Institute for War and Peace Reporting | Giving Voice, Driving Change

Springs of Hope for Azeri Villagers

New project enables frontline villagers to get water closer to home.
The north-west of Azerbaijan is an area rich area with spring water that experienced heavy rainfall and flooding during the summer.

Yet despite its abundant natural resources, the civilian population there, many of them victims of the Nagorny Karabakh conflict with Armenia, continue to face problems getting access to the good drinking water that is all around them.

The Gadabay region, with its beautiful alpine scenery, is home to a large quantity of high-quality mineral water, but suffers from the tensions of weekly shooting across the Armenian-Azerbaijani border.

Fourteen years after the ceasefire agreement between Armenia and Azerbaijan that halted the Nagorny Karabakh conflict, many springs are situated either along the frontline or behind military positions that make it impossible for local people to use them.

There are 108 villages in the region, half of which are close to the border with Armenia.

The village of Ayridara is one such settlement where getting hold of water has been difficult or dangerous over the past decade.

"The civilian population living in the border village of Ayridara has long been affected by continuing problems of access to drinking water due to the constant violations of the ceasefire agreement," said Juan-Carlos Carrera, head of the International Committee of the Red Cross, ICRC, office in Barda, which is responsible for the frontline regions of Azerbaijan.

The ICRC has been leading efforts to help villagers here get new safe drinking supplies in what it hopes will one of many such initiatives.

One morning in July this year, the village resounded to the joyful shouts of local women gathering with buckets in their hands. They were waiting for the opening ceremony for a water-supply system for twenty-five families from Ayridara.

The old water supply system, built in Soviet times, had fallen into disrepair, forcing villagers to bring water in buckets and by other means from elsewhere, said Bakir Guliyev, the ICRC engineer in charge of the programme.

The ICRC restored the village’s water-supply system. That meant repairing a 1.25 kilometre pipeline and installing new water reservoirs to collect spring water. Now, the water from several springs in the mountain falls naturally into the reservoirs inside the village.

In the past, local women have had to go up into the mountains several times a day just to supply their homes with water.

Govhar Gojayeva, 42, is very happy that she no longer has to do this. "Before, we had to walk along a difficult path from that forest to the mountain to fetch water,” she said. “In winter, the snow was up to our knees..and then we went down very carefully with buckets full of water, so as not to fall down and spill the water."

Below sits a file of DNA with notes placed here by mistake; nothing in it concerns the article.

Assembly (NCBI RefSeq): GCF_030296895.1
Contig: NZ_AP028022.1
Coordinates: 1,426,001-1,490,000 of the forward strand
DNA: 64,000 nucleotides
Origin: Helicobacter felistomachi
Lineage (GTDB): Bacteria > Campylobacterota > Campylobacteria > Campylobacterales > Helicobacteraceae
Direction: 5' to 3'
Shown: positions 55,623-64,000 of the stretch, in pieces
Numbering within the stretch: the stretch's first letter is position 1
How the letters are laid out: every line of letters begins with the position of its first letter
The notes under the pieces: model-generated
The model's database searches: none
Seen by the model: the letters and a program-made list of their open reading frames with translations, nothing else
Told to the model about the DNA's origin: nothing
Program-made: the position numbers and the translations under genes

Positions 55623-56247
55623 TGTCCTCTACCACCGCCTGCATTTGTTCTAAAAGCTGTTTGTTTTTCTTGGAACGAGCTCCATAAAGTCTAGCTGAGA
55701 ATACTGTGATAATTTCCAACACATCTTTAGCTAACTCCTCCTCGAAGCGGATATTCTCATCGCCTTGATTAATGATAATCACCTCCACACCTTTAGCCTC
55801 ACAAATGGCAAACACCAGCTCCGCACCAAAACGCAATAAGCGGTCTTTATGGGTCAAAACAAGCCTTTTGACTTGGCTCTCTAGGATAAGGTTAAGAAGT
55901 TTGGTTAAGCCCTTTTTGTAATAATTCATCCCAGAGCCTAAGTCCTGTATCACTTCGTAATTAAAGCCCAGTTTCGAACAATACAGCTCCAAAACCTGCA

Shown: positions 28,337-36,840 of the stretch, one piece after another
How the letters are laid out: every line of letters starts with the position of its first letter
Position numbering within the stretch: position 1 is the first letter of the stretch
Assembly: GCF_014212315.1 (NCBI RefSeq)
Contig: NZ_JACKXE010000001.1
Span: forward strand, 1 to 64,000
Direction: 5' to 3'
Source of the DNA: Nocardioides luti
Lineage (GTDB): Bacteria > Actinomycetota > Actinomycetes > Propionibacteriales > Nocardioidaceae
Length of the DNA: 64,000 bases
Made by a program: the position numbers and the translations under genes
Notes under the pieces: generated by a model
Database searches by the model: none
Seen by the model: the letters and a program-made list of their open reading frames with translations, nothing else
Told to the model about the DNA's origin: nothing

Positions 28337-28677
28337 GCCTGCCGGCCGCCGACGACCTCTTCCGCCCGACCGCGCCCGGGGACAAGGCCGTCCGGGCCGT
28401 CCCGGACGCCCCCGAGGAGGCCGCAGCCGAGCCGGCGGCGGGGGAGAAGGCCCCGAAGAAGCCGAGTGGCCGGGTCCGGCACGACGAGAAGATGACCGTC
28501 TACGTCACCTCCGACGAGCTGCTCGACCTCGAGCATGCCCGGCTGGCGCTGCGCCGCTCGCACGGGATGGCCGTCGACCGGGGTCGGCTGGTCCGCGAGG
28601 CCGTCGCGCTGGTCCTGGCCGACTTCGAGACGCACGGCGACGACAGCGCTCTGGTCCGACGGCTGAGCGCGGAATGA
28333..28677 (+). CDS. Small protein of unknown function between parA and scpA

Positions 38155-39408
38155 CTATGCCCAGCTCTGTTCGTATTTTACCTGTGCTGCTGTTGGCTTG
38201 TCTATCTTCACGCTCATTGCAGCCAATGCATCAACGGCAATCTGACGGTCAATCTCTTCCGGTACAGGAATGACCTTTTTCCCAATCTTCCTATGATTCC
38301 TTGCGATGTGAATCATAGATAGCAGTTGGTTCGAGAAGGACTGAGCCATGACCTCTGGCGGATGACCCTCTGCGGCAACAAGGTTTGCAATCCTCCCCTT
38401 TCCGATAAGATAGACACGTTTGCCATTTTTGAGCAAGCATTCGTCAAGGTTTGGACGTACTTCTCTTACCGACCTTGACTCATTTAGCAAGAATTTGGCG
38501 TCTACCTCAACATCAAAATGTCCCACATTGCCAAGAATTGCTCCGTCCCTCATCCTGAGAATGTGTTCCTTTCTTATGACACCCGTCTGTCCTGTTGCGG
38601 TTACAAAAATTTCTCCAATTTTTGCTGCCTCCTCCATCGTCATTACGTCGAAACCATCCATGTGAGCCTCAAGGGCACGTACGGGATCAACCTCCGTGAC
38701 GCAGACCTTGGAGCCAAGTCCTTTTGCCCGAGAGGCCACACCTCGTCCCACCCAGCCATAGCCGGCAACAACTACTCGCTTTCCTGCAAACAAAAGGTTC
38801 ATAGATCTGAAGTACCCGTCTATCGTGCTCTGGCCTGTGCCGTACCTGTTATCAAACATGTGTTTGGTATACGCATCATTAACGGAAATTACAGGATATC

Carrera said that at first it was hard to persuade locals to work on the project. "At first they refused [to support it] because the villagers, mainly women with children, did not have time, while the men had left to earn money in other places," he said.

Community leader Mehman Hajiyev said that appalling weather made it very hard to work at the beginning. "There was heavy rainfalls most of the time,” he said. “Local people helped digging trenches for the pipes and sometimes they had to dig trenches two to three times because of flooding."

The ICRC provided all the necessary materials, and carried out the installation of pipes and construction of reservoirs, while the local authorities took care of transporting construction materials to the village.

When the water finally flowed, village representatives, members of the local branch of Azerbaijan Red Crescent Society and women’s groups all looked on as the first drops came out of the taps.

Zoya Pashayeva was among them. Every day for the past 40 years, she has had to walk at least one km with buckets in her hand to a spring in the mountains and bring home water.

"Today, it feels like I’ve been given a big present,” she said. “They rescued me from 40 years of suffering.”

Now the new water reservoir is not just a storage tank for the village, but is also a place where women gather and exchange news and gossip about their families.

Pleased by the success of the water project in Ayridara, Carrera said that his organisation was now carrying out assessments through all the border regions. “And whenever it is possible we will try to make a change and help the civilian population which is still suffering because of the unresolved Nagorny Karabakh conflict," he said.

Mina Muradova is a freelance journalist in Azerbaijan and a member of IWPR’s Cross Caucasus Journalism Network project.

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